Why Flight Is So Controversial in Online Games

Other games introduced flying years after launch, and changed forever with the decision. World of Warcraft began offering animal mounts that could fly with its Burning Crusade expansion in 2007. Immediately, flight was controversial. To ride a superspeed “Gryphon,” players had to grind up to level 70 and drop serious gold on a Rare or Epic-quality mount. At first, only these high-level, deep-walleted players could access the good mounts, which in turn let them avoid deadly monsters, dominate the best resource-mining spots and even speed away from opponents in player-versus-player battle. Poorer, less experienced players were constantly reminded of their lower status by magical beasts whooshing by.

Some players argued that flight made World of Warcraft feel more “minimally” than “massively” multiplayer. “It was such a sudden shock for people,” says Jessica St. John, an MMORPG Twitch streamer who goes by Zepla. “Everyone was on the ground together, going from place to place together. Once flying was introduced to World of Warcraft, it felt like people were more disconnected.” Players just chatting with each other in the game would idle above cities in their flying mounts instead of standing around in crowds by the auction house. Some players felt flight drained World of Warcraft’s sense of community presence.

“The world feels a bit more populated when everything is at a slower, smaller scale,” says Hazzikostas. “You can see someone next to you. They’re not 50 yards above you. So there’s no question that adding that extra dimension has the effect of making some of our cities feel a bit emptier.”

Proximity bred connection, or at least the feeling of it. So did challenge. To get through tough zones saturated with high-level monsters, Final Fantasy XI players often asked each other to manually escort them, incentivizing forming social bonds. Getting a party to the right cave full of lizards might entail 10 minutes of treacherous on-foot travel, and if a partymember died, everyone would have to wait for them to run back. What else was there to do but shoot the shit?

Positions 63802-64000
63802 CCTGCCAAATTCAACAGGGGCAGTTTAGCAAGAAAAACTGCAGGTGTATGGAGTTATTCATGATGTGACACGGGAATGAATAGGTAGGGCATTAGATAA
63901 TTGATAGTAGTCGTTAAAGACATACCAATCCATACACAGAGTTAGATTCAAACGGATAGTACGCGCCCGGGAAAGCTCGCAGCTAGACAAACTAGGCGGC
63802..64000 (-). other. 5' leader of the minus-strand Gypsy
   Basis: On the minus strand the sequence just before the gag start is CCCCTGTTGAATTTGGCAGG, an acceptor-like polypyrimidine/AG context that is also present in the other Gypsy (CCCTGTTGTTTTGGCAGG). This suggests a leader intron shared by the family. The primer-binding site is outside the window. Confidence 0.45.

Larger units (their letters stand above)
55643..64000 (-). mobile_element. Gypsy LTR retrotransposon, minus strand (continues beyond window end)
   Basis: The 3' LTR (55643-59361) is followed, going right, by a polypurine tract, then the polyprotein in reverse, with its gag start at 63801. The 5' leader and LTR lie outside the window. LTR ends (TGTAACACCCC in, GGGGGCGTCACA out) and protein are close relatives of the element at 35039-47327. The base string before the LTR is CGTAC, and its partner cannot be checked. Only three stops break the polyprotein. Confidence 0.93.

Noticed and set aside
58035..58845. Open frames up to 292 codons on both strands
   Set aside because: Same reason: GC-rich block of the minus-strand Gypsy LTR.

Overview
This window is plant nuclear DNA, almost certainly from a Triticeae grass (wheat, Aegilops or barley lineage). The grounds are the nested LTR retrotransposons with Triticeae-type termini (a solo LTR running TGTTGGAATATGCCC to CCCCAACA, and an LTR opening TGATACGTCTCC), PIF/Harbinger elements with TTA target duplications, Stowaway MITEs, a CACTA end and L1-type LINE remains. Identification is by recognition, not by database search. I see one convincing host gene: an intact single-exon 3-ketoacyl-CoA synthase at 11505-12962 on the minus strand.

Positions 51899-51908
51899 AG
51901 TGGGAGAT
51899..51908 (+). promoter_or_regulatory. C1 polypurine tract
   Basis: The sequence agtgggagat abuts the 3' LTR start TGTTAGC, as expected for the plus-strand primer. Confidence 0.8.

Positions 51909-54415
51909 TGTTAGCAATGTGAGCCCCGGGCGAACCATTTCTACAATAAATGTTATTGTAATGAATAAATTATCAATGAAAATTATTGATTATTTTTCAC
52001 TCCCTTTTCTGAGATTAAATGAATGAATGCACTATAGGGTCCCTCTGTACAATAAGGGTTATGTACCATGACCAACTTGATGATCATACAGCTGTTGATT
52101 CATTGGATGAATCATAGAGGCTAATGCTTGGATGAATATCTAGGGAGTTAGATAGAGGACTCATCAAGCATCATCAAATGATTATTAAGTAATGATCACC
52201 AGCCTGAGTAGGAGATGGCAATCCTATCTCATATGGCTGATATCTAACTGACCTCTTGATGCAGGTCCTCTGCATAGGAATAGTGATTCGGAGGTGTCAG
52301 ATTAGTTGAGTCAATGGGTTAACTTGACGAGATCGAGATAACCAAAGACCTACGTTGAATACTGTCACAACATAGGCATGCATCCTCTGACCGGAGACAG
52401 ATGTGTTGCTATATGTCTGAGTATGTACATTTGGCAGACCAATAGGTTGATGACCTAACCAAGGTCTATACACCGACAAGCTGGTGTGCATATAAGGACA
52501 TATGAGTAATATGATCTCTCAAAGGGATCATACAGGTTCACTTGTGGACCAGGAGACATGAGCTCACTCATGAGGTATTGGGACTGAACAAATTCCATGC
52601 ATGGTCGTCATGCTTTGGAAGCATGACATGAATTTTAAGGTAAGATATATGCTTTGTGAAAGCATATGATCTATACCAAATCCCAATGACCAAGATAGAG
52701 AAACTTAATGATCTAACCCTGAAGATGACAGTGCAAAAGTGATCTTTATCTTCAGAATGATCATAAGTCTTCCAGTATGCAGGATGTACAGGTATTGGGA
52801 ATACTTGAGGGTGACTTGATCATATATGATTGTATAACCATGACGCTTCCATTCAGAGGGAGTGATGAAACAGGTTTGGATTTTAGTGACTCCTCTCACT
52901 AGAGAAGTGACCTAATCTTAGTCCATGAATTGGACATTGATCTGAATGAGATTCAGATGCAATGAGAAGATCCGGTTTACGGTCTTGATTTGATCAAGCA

Unlike Final Fantasy XI, 2013’s Final Fantasy XIV: A Realm Reborn has flying mounts, in addition to a bevy of ease-of-life mechanics that streamline the game. (To earn the ability to fly in many zones, players must explore them thoroughly first and collect “aether currents”—knowledge of the area’s wind patterns.) Not only can catgirls skate across islands on broomstick; they can toss their names into a queue of random players that the game’s algorithms assemble into a dungeon-raiding party. Getting from quest to quest or battle to battle is faster and more seamless, but also a socially fragmented experience. After players take down a band of birdmen as part of a Full Active Time Event, or FATE, they might explode out in all directions on flying mounts instead of traveling as a pack of merry adventurers. Easier to play and less time-consuming, Final Fantasy XIV’s improvements have made it more challenging to meet people through shared circumstance in-game.

“We’re shrinking the amount of time they’re traveling from point A to point B; by definition, you’re not going to see as many people because they too are going fast,” says Emmert. “It becomes about the destination, not the journey.” Because it’s much harder for level designers to funnel players to a location in three-dimensional space, his team designs landscapes and gameplay around points of interest, like social hubs. There, maybe, type-A players can encounter people, and scope out their outfits.

Still, it’s possible that “meeting people” is no longer a primary function of MMORPGs. Long-lost are the days when players had to know each other intimately enough to share IRL phone numbers and coordinate raids; to spend 30 minutes talking about life, night elves and everything on an escort mission across an icy tundra. “It’s chicken or egg: Did we start making teaming up easier and that became successful, and now, that’s the standard? Or is that social pressure?” says Emmert. “Is that the players themselves wanting the illusion of connections, but without the commitment of connections?”


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